Pandora Media (NYSE:P) has seen a dramatic sell-off of its shares, but the company continues to see healthy improvements on its fundamentals. Pandora has seen heightened competition in the Internet music streaming marketplace with many new entrants, but the company has seen all its major metrics increase. The big plummet in its stock price represents an attractive valuation for Pandora.
In the last two months, Pandora has seen robust growth in listener hours and its total number of active listeners. Pandora saw its May 2014 listening hours increase 28% year-over-year to 1.73 billion, and the number of active listeners on its platform grew 9% year-over-year to 77 million.
Pandora's top-line revenues increased 69% year-over-year to $194 million, but the company swung to a loss per share of $0.14. Advertising revenues for Pandora increased 45% year-over-year to $141 million and subscription revenues grew 192% year-over-year to $54 million.
Subscription revenue growth
Pandora has a strong foothold on mobile as consumers are leaning toward listening to free online music on the go. In Q1 2012, Pandora's mobile-based revenues stood at 51% of total revenues with 76% of Pandora's total sales coming from mobile where revenue grew 92% year-over-year.
Pandora's content acquisitions costs are a little heavy and might even go up in the future as music rates are being examined by the U.S. Justice department, and as a result might be a major headwind for Pandora.
However, the company is accelerating its monetization, especially from subscription based users. Pandora's paid subscription business has a lot of growth potential from current levels of roughly 3.5 million subscribers. Subscription revenues in Q1 2014 made up 27% of Pandora's total revenues and if the current growth rate can be sustained for a few more quarters, it will be a much bigger piece of Pandora's revenue pie.
Pandora implemented a modest price increase for the Pandora One subscription plan in May from $3.99/month to $4.99/month, but only for new subscribers. Existing customers will keep paying $3.99/month, and the company is ending the annual pay plan. These pricing plans will lead to incremental revenues from Pandora One in the future.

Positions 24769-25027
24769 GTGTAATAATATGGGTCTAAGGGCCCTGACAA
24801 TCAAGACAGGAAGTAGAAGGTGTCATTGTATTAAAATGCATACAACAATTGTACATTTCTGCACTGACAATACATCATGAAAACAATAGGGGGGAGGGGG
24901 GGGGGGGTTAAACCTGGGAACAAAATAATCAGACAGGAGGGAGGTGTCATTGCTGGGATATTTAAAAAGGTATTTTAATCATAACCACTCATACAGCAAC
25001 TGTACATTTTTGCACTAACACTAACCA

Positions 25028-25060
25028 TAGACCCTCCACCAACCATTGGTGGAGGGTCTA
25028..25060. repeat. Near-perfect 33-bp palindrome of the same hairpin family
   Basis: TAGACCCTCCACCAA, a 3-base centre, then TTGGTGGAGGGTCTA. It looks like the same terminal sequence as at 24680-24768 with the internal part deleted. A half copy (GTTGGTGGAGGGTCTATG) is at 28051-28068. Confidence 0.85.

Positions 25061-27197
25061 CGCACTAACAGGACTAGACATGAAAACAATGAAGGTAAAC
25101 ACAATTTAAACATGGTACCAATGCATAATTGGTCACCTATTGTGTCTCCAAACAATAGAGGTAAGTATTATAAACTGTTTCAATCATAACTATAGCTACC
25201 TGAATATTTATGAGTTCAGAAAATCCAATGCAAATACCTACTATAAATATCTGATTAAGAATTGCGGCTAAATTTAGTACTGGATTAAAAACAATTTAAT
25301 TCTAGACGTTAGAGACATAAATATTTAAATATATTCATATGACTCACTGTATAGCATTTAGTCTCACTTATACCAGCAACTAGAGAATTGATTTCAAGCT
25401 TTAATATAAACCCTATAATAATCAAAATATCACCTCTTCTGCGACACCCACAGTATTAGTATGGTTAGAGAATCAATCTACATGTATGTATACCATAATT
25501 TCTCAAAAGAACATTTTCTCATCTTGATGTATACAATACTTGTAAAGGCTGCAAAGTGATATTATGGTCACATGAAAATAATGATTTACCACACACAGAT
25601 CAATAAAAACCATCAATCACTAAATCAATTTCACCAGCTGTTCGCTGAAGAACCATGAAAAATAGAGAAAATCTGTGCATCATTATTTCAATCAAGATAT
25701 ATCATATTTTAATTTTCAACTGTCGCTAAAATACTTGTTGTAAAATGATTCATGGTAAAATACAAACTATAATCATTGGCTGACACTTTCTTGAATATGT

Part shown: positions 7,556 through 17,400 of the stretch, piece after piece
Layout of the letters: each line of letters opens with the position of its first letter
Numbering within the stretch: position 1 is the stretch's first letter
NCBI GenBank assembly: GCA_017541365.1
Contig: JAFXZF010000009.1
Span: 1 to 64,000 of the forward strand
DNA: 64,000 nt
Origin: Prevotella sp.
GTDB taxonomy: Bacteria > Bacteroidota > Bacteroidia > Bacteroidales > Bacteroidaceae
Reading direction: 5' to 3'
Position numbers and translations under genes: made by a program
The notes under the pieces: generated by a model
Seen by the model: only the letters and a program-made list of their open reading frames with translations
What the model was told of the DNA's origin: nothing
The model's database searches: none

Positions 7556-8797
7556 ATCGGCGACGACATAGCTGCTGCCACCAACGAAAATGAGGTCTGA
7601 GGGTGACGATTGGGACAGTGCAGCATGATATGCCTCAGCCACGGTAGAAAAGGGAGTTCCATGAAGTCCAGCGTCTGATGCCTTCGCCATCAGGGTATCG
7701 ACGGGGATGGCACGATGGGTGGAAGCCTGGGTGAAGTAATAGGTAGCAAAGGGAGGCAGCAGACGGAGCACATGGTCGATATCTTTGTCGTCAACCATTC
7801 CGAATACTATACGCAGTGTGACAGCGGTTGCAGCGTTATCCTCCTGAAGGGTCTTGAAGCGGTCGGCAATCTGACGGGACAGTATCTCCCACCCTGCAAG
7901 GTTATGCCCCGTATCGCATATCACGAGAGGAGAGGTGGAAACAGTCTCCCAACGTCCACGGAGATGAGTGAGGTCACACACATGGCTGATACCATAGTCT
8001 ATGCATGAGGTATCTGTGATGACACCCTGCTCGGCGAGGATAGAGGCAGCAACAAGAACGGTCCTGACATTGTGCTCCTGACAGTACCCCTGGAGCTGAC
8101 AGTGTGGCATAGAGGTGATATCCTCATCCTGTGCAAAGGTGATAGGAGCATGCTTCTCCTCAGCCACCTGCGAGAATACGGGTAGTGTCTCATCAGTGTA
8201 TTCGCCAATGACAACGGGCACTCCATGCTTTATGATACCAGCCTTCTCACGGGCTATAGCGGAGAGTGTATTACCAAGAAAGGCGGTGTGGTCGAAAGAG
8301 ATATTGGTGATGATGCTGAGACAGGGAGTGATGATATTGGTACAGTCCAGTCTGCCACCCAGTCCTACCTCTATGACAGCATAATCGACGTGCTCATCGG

Monetization is strong
In the last quarter, Pandora's total RPM (ad revenue per thousand listener hours) increased 50% year-over-year to $40.51 and its advertising RPM increased 34% year-over-year to $33.40. Pandora's growth in RPMs was driven by better pricing and sell-through rates. To ramp up future monetization efforts Pandora is looking to collect more local ad revenues. The company already has a sales-force presence in 37 markets, and intends to collect revenues from the remaining 239 local markets.
Pandora is coming up with more innovate ads, like Promoted Stations, which will enable advertisers to guide consumers to their custom content. Pandora has ramped up its integration efforts in the auto industry, and is now available in all the top 10 best-selling cars and has 5 million active auto users. Pandora started advertising in cars last quarter, but the ad potential is limited because there are no display or video ad opportunities available.
Pandora faces stiff competition as there have been a number of new entrants to streaming music. Apple(NASDAQ:AAPL) grew its footprint in the online music streaming business with the acquisition of Beats, which will go along with its iTunes Radio service.
Spotify has more than 40 million active global users and 10 million paying subscribers to its service. In addition, Pandora's Internet rival, iHeart Radio, recently crossed 50 million users.
Also, Amazon came out with a music streaming service, Prime Music, which has over 1 million songs. Pandora has done well in the face of intense competition, and should hold onto its leading position.
The bottom line
Pandora's stock price got beaten up in the wake of competitive threats. The company has very strong metrics and can improve its monetization down the road. Pandora's management expects revenues of $213 million-$218 million in the current quarter, which implies a revenue growth rate of 39%-42%. The company's total usage and user base are growing, and Pandora is a very attractive buyout target for a number of large tech companies. The pull-back in Pandora's stock price is a buying opportunity.
Ishfaque Faruk has no position in any stocks mentioned. The Motley Fool recommends Amazon.com, Apple, and Pandora Media. The Motley Fool owns shares of Amazon.com, Apple, and Pandora Media. Try any of our Foolish newsletter services free for 30 days. We Fools may not all hold the same opinions, but we all believe that considering a diverse range of insights makes us better investors. The Motley Fool has a disclosure policy.